The Government Accountability Office (GAO) has rejected a protest from private space developer Sierra Nevada, which stated that company was treated unfairly when the federal agency awarded contracts. Awards went to SpaceX and Boeing, directing those organizations to manage human spaceflights to the International Space Station (ISS).
Officials from NASA seriously considered Sierra Nevada as a recipient for the Commercial Crew Transportation Capability (CCtCap) contract. The complaint alleges that SpaceX is unlikely to maintain the required schedule for deliveries to the space station, and that costs of the Boeing system are excessive.
The Dream Chaser, a space plane looking like a scaled-down version of the now-retired Space Shuttle, is the spacecraft of choice for Sierra Nevada. The vehicle is designed to deliver astronauts to the orbiting outpost, and land on lengthy runways.
"While the outcome was not what SNC expected, we maintain our belief that the Dream Chaser® spacecraft is technically very capable, reliable and was qualified to win based on NASA's high ratings of the space system. We appreciate the time and effort contributed to this process by the GAO and NASA to fully evaluate such a critical decision for the United States," Sierra Nevada officials reported in a press release responding to the decision by the GAO.
SpaceX placed a bid of $1.75 billion for carrying out the missions utilizing its Dragon space capsule. Boeing offered the use of a CST-100 crew vehicle, at a cost of $3.01 billion. The bid from Sierra Nevada for use of the Dream Chaser was $2.55 billion.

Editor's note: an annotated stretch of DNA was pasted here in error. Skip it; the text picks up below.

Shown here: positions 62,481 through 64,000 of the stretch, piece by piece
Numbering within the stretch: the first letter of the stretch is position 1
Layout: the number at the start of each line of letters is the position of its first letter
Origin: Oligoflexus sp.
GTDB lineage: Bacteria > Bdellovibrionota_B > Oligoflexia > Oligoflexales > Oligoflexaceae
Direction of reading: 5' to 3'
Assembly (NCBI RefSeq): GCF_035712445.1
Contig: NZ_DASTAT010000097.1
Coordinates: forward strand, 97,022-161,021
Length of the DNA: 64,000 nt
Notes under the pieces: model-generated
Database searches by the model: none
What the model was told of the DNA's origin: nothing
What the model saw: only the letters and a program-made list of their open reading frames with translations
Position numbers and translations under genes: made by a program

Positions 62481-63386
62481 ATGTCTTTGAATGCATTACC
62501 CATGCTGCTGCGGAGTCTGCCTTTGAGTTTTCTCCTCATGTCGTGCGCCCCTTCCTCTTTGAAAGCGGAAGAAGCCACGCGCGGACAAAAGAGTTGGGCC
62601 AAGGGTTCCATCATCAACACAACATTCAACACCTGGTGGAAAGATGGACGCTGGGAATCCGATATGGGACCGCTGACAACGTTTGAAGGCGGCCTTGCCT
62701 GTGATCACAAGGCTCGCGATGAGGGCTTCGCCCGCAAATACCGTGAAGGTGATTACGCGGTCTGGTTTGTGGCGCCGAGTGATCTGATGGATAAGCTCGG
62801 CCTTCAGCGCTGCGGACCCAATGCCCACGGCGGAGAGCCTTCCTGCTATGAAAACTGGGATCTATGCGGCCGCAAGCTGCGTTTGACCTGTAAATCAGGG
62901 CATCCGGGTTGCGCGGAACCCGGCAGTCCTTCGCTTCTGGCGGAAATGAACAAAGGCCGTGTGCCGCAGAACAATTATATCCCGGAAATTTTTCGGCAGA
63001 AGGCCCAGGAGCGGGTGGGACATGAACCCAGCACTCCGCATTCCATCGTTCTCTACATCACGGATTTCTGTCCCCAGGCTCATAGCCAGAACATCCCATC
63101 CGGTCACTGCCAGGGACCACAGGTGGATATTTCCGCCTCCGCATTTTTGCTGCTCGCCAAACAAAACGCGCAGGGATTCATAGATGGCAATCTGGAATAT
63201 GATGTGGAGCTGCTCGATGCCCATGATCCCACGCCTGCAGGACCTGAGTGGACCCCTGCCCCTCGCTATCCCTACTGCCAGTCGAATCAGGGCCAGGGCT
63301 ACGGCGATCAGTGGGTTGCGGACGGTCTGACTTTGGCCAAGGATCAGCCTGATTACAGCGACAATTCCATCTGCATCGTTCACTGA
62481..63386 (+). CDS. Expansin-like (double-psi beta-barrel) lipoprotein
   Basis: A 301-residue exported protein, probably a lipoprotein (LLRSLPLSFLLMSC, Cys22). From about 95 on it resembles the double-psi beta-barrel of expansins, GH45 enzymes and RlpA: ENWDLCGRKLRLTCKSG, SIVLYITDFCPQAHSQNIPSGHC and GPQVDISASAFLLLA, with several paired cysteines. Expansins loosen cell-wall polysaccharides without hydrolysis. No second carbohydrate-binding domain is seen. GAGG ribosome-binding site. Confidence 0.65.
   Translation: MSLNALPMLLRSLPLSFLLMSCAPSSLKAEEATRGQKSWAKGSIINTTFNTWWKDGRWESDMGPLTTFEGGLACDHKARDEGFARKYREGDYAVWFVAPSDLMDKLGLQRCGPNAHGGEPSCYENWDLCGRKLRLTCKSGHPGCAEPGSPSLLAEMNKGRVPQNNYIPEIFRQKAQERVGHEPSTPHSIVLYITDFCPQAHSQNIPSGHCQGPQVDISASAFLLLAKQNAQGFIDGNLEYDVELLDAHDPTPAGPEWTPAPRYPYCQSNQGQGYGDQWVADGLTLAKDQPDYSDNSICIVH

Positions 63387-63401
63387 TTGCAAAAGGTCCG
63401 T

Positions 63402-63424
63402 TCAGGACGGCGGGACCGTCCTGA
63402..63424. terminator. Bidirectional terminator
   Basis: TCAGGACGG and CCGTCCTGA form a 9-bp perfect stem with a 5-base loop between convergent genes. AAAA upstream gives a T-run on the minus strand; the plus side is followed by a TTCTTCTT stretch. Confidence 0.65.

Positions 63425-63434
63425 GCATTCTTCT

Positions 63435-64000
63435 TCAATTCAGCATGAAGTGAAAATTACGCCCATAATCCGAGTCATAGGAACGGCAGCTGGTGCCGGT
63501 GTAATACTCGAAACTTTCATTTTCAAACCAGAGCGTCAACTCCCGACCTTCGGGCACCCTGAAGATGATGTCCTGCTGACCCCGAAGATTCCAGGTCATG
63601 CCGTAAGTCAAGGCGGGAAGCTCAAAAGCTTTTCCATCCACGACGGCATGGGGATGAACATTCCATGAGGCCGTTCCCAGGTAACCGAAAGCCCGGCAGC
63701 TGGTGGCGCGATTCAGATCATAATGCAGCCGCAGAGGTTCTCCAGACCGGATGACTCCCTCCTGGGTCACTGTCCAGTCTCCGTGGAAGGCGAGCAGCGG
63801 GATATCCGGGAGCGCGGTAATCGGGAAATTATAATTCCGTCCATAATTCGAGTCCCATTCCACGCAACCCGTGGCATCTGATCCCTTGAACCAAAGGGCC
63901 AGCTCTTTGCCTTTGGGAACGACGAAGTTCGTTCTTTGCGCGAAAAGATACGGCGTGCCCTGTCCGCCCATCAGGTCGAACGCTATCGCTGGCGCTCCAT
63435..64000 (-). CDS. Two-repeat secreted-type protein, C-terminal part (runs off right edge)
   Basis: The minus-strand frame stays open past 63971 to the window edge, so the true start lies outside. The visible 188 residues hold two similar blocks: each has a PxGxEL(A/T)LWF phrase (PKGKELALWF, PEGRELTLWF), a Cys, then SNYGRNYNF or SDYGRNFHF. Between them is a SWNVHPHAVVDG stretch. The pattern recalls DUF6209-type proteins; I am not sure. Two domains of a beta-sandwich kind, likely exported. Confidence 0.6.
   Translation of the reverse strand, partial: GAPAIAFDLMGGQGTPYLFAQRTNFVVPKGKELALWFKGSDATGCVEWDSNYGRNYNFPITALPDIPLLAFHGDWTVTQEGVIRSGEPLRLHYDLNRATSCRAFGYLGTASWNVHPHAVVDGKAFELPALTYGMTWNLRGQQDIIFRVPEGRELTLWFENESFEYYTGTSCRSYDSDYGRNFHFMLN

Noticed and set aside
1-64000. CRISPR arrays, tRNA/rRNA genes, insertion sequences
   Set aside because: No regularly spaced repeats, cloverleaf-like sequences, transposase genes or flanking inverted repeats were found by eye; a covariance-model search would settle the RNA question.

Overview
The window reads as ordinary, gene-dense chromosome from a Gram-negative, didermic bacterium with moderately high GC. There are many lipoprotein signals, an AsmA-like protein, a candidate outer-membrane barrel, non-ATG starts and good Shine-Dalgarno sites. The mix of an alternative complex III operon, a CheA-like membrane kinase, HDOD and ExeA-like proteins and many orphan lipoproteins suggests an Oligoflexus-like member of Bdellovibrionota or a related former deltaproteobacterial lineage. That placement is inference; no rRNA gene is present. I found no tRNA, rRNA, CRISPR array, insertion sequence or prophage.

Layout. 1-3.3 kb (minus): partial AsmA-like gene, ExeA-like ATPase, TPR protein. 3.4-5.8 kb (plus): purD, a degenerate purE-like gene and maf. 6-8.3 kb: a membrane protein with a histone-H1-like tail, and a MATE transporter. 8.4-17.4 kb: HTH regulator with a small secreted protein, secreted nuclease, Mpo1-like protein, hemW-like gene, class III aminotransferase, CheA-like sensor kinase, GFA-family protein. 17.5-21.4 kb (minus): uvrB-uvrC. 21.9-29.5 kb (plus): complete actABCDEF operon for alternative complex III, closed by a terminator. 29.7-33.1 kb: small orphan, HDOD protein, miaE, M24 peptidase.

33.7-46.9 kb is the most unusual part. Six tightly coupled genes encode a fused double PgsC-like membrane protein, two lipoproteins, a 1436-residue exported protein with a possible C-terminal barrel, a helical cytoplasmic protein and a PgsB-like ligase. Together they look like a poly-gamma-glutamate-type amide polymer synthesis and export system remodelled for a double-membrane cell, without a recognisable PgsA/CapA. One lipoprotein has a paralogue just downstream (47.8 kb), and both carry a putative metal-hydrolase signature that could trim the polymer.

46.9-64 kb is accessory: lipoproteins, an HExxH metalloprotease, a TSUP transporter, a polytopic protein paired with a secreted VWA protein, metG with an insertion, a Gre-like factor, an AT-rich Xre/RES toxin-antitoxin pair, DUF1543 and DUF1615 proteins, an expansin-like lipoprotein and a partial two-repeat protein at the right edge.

"In making its selection decision, NASA concluded that the proposals submitted by Boeing and SpaceX represented the best value to the government ... NASA also recognized several favorable features in the Sierra Nevada and SpaceX proposals, but ultimately concluded that SpaceX's lower price made it a better value than the proposal submitted by Sierra Nevada," the GAO announced.
The GAO also found that Boeing offered the best value for the contract, based on technical plans and abilities.
Flights conducted as part of this contract will provide NASA with the ability to launch astronauts to the space station for the first time since the Space Shuttle program was retired. Since that time, the federal space agency has been forced to rely entirely on the Russian government to launch space travelers to the station, at a cost of $70 million per trip. The first of these flights could launch as early as 2017.
Sierra Nevada officials announced the company "firmly believes that the Dream Chaser will play a central role in shaping the future of space transportation."